"I refuse to be average: I am willing to risk going too far in
order to find out how far I can go," blogs Mathieu Dore, a Canadian
who finished 3rd in the Peak Ultra 100 mile race last year with a
time of 24 hours 54 minutes. It was his first 100-mile event.
Adding a well-known Karnazes quote: "The human body is capable of
amazing physical deeds. If we could just free ourselves from our
perceived limitations and tap into our internal fire, the
possibilities are endless."
Dean Karnazes, an internationally recognized endurance athlete and
New York Times bestselling author, "inspired me to commit to the
journey of ultra marathon races," Dore writes.
The Peak Ultra is an annual running race that takes place at Amee
Farm Lodge in Pittsfield, Vt.
Racers have their choice of 50, 100, 150, 200 or 500 mile trail
runs. The 50 milers will do the first 40 miles on the East side of
Route 100 and then they will do their last ten miles on the west
side. The 50-mile course is very scenic but also very demanding,
organizers note on Peak.com.
The longer races will all do a rugged 10-mile loop. Runners will
repeat the loops 10, 15, 20, or 50 times. Each loop has 2400'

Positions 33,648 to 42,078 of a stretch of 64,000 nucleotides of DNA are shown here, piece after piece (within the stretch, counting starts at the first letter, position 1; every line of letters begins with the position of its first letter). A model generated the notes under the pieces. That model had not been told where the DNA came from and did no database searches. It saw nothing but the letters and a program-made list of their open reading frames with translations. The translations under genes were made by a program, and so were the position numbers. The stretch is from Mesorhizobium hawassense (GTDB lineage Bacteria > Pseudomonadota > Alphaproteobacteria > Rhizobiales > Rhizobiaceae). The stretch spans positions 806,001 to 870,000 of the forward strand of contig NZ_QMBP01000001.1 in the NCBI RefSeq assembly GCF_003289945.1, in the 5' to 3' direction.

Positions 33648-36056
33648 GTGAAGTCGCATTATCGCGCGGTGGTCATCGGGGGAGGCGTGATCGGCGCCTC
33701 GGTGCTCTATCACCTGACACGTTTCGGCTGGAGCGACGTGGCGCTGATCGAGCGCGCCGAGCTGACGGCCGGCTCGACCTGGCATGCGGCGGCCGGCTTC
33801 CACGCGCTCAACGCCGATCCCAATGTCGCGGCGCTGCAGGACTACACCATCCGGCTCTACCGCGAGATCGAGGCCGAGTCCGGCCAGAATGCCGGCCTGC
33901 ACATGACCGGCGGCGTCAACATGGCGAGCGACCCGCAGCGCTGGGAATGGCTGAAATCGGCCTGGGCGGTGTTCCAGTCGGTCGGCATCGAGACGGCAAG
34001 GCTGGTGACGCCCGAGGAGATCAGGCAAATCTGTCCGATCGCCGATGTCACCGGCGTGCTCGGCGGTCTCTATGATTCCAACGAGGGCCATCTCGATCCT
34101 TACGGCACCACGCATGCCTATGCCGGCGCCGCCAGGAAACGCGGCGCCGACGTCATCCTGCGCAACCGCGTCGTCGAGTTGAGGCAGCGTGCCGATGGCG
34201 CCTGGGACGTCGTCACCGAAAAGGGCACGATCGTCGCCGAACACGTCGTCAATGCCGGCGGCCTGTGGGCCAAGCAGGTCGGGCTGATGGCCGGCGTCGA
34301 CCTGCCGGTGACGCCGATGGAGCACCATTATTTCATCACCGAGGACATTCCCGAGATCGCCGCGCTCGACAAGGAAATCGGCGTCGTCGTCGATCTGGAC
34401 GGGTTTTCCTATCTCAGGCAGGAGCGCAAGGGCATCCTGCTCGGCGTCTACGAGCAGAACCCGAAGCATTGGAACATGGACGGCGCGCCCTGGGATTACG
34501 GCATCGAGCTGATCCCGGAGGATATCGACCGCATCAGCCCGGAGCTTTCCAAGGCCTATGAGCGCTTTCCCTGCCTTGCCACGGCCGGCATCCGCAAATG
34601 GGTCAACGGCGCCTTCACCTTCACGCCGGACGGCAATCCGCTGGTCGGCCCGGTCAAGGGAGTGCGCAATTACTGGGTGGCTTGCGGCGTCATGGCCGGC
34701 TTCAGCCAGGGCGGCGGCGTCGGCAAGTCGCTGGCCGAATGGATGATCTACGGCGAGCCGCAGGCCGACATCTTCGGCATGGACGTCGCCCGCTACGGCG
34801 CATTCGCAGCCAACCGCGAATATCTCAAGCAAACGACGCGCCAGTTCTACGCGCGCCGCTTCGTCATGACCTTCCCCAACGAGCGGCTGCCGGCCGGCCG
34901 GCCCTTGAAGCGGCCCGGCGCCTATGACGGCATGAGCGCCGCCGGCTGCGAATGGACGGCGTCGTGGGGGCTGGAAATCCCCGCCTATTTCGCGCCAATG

vertical making the 500 miler achieve 120,000' elevation change
over the course of the race.
The 500-mile race started Thursday, May 3 at 6 p.m. and has a
240-hour cutoff. The 200-mile race starts at 6 p.m. on Thursday,
May 10. The 150-mile at 6 a.m. Friday, and the 50/100 will start at
6 a.m. on Saturday. All courses close Sunday at 6 p.m.
The rules are simple: Don't cut the course and don't litter.
Joe Desena, owner of Amee Farm Lodge, has participated in adventure
races himself for the past decade and truly enjoys sharing the
world of extreme sports and adventure with all participants.
Other extreme challenges this summer include: The Death Race June
15, The Warman Road Ride July 28 and the Peak 6/12/24 hour Mountain
Bike Race Sept 8-9.